Scope and arrangement
The Gustave Reese Collection represents the professional activities and interests of their namesake. The collection accumulated naturally as Reese pursued his career as a scholar, educator, and editor, and is augmented by documents related to the organizations that he served as a board member or officer. The bulk of the collection falls between the 1930s and 1977, the period from early in Reese's teaching career to his death.
The Reese Collection has been organized according to Reese's original plan. Series 1 consists of general correspondence arranged alphabetically by correspondent. Series 2 contains Reese's notes and other research materials, as well as facsimiles of the music examples that appear in Willi Apel's The Notation of Polyphonic Music, 900-1600. Chapter drafts, proofs, and correspondence related to Reese's two most influential books, Music in the Middle Ages and Music in the Renaissance, make up Series 3. Series 4 contains correspondence related to Reese's teaching appointments at New York University, the City University of New York, the University of California at Los Angeles, and other institutions, as well as student projects, papers, and a few dissertations.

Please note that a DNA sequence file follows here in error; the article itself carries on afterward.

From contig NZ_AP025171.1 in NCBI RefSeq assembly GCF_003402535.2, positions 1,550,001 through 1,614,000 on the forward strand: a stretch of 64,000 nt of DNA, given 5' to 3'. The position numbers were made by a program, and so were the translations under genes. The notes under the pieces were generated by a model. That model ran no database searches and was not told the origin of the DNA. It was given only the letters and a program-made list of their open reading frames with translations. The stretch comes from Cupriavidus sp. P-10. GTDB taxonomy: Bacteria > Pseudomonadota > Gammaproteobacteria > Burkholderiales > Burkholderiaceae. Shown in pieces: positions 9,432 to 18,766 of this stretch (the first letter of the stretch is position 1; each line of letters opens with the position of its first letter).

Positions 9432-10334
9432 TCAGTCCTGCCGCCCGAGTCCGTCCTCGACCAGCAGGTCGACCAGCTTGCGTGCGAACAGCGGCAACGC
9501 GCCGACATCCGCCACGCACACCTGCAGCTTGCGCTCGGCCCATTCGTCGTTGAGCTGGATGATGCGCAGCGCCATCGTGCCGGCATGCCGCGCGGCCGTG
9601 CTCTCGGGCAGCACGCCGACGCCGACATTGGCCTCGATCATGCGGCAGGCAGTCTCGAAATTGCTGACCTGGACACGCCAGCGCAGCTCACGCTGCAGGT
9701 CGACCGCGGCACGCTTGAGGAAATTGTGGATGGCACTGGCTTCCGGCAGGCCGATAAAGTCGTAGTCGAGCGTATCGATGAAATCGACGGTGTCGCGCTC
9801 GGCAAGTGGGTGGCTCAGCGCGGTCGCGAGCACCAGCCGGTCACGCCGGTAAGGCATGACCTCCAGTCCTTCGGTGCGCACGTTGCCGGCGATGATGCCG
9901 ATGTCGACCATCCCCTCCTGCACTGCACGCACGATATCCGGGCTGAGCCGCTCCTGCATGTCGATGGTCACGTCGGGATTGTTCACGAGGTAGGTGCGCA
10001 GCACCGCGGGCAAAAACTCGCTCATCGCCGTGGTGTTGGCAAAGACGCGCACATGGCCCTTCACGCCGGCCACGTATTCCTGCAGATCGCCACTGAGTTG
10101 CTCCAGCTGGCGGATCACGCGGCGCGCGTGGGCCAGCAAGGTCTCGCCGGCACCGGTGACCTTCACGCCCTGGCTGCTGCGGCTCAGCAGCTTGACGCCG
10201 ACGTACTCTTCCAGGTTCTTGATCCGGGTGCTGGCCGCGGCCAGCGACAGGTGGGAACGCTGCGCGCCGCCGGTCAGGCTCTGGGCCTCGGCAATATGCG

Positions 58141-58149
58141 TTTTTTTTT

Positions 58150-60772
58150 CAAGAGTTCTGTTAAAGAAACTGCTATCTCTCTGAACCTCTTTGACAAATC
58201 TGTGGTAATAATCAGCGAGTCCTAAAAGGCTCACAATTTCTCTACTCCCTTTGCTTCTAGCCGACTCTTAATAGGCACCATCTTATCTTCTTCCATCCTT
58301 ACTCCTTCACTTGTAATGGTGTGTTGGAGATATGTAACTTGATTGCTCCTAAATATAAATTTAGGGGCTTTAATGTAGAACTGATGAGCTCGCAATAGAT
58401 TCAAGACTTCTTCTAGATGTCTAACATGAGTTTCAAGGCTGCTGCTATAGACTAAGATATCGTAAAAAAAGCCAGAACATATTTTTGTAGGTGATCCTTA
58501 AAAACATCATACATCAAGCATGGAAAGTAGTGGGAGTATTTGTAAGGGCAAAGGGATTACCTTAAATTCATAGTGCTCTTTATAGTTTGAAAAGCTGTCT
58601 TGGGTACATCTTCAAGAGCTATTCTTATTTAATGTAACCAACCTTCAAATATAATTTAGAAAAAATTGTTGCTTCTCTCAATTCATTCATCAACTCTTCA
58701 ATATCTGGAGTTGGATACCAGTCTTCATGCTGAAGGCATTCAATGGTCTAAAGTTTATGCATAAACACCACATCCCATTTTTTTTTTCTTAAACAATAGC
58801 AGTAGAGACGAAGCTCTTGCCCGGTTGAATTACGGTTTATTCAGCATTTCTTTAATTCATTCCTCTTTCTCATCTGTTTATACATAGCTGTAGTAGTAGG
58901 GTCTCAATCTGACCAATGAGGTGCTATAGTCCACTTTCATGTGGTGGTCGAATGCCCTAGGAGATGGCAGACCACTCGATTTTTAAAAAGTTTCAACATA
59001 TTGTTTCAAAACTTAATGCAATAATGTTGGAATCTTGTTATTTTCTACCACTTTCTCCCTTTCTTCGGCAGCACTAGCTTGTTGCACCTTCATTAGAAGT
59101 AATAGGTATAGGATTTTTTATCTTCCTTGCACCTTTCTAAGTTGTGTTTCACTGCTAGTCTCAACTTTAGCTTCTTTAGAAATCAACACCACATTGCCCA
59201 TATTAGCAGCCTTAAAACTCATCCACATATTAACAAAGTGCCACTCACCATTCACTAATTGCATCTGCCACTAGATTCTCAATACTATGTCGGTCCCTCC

Over the course of his lifetime, Gustave Reese was closely associated with organizations devoted to scholarship, musical and otherwise, such as the American Musicological Society (of which he was a co-founder), the American Council of Learned Societies, the International Musicological Society, the Renaissance Society of America, New York Pro Musica, and the National Music Council. As a result, he accumulated correspondence and other papers documenting the workings of these groups. Material related to these professional organizations and conferences constitutes Series 5 of the collection, which is grouped into subseries by organization.
Series 6 of the Reese Collection consists of offprints of musicological articles, most of which have been signed by their authors. Series 7 contains concert, opera, ballet, and theater programs, while Series 8 contains material related to Reese's trips to France, Scandinavia, Greece, the Netherlands, Austria, Italy, and the Soviet Union. Finally, Series 9 consists of miscellaneous personal papers, including Reese's license to practice law in New York State.
The Gustave Reese Collection documents the life's work of one of the founding fathers of American musicology. For this reason, the collection should appeal not merely to early music devotees, but to anyone interested in 20th-century musical scholarship.
The Gustave Reese papers are arranged in nine series: